Another hit and miss affair, the proportion of human CO2 emissions remaining in the atmosphere. Of all that enter the atmosphere CO2 fluxes, both natural and anthropogenic origin, around 98% are absorbed by nature (plants and oceans).The remaining 2% in the atmosphere corresponding to the measured increase in the CO2 content. It is not clear whether this has any relation to human CO2 emissions.
What makes the magnitude of these shares determined? Will they remain constant? That's not safe. As a result of increasing the CO2 content of the atmosphere increases plant growth around the world gradually. Therefore, the CO2 absorption will increase by plants, but ultimately also the decomposition of dead plant parts. We can not accurately assess these developments. It may be so, that the 2% (which accumulate) gradually increase or decrease. In the latter case, the CO2 content can be constant (that is of course speculation).
(It is sometimes claimed that about half of human emissions remains in the atmosphere, but this is certainly wrong. The natural absorption processes do not distinguish between CO2 from various sources. The error is based on the observation that the accumulation of CO2 is approximately equal to the half of human emissions, but that's just a coincidence).
The oceans contain about 50 times more CO2 than the atmosphere, mostly as bicarbonates. When the temperature of the ocean rises a little, more CO2 is released into the atmosphere, and when it cools down, goes back more CO2 in the water. Small changes in the CO2 content of water correspond to large changes in the atmosphere. Moreover, some of the CO2 will be permanently removed from the cycle by the formation of calcium carbonate (CaCO3) as shells of marine organisms that sink to the bottom. We do not know how much the mind, but possibly the proportion is not negligible.The limestone cliffs z. B. at Dover in England and many other places around the world are created.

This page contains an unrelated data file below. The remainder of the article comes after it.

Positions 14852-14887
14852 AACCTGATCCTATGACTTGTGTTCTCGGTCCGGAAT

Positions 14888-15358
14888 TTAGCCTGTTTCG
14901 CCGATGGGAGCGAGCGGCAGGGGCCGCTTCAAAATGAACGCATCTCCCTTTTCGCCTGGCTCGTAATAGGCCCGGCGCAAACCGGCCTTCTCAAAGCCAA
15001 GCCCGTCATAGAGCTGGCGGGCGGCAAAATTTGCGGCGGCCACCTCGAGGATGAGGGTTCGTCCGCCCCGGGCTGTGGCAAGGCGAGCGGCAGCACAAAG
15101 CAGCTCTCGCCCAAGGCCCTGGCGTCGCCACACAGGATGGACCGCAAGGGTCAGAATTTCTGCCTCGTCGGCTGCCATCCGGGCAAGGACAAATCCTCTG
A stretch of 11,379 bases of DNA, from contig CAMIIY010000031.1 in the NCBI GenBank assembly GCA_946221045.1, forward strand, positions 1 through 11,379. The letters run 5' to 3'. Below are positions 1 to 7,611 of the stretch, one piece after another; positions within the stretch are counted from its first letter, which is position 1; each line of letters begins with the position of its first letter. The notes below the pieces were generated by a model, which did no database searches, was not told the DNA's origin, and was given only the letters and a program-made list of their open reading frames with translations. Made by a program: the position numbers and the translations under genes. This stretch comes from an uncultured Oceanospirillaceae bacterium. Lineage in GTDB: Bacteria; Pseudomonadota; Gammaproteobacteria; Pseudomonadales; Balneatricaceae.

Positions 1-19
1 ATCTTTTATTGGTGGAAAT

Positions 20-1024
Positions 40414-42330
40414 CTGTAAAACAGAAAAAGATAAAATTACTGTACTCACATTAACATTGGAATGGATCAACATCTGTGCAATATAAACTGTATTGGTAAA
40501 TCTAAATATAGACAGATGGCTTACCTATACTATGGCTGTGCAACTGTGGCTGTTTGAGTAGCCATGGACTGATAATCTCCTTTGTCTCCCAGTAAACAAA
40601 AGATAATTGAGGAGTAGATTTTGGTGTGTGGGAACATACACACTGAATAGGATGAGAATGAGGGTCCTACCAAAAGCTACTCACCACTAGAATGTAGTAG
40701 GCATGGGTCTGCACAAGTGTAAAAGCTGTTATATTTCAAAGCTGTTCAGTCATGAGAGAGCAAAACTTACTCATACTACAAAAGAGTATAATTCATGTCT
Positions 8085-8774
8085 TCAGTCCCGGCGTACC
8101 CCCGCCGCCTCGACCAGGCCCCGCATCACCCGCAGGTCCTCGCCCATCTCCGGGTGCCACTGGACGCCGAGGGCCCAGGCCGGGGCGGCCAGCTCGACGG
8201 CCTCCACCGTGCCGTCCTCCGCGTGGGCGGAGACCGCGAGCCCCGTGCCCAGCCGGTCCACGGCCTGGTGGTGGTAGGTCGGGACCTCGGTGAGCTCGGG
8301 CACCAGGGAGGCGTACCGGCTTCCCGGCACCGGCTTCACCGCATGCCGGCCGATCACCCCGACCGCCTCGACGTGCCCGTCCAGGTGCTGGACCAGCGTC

A further complication is the fact that the solar radiation reaching the earth's surface is simultaneously transported upwards through three processes: evaporation, followed by condensation, and cloud formation, heat transfer by convection and infrared radiation followed by (partial) absorption. Although the emphasis is usually on radiation, this is actually the least important (10 to 20% of the whole). This limits the greenhouse effect. Energy is transported through these three processes upwards, but ultimately the power of the upper layers of the atmosphere is radiated into space.A quantitative description of these processes is hardly possible, since they vary considerably between one point and the next.
We know that the evaporation of surface water (including water from wet earth) plays an important role in our climate.When the temperature starts to rise, and the evaporation, which slows down the heating increases (therefore, temperature variations in humid countries like the Netherlands is smaller than in dry areas such as deserts). Also evaporation leads to cloud formation, which hinder the radiation to the Earth's surface. These processes reduce the greenhouse effect (so-called negative feedback). We can not accurately measure this on a global scale.
Another uncertainty is the greenhouse effect of water vapor, which is much larger than the CO2 effect and varies enormously over the world. We can not accurately assess this effect. Therefore it is not possible, a given change in temperature alone the CO2 assign [doing this is exactly what make IPCC and company, without exception! Note. D. Trans.]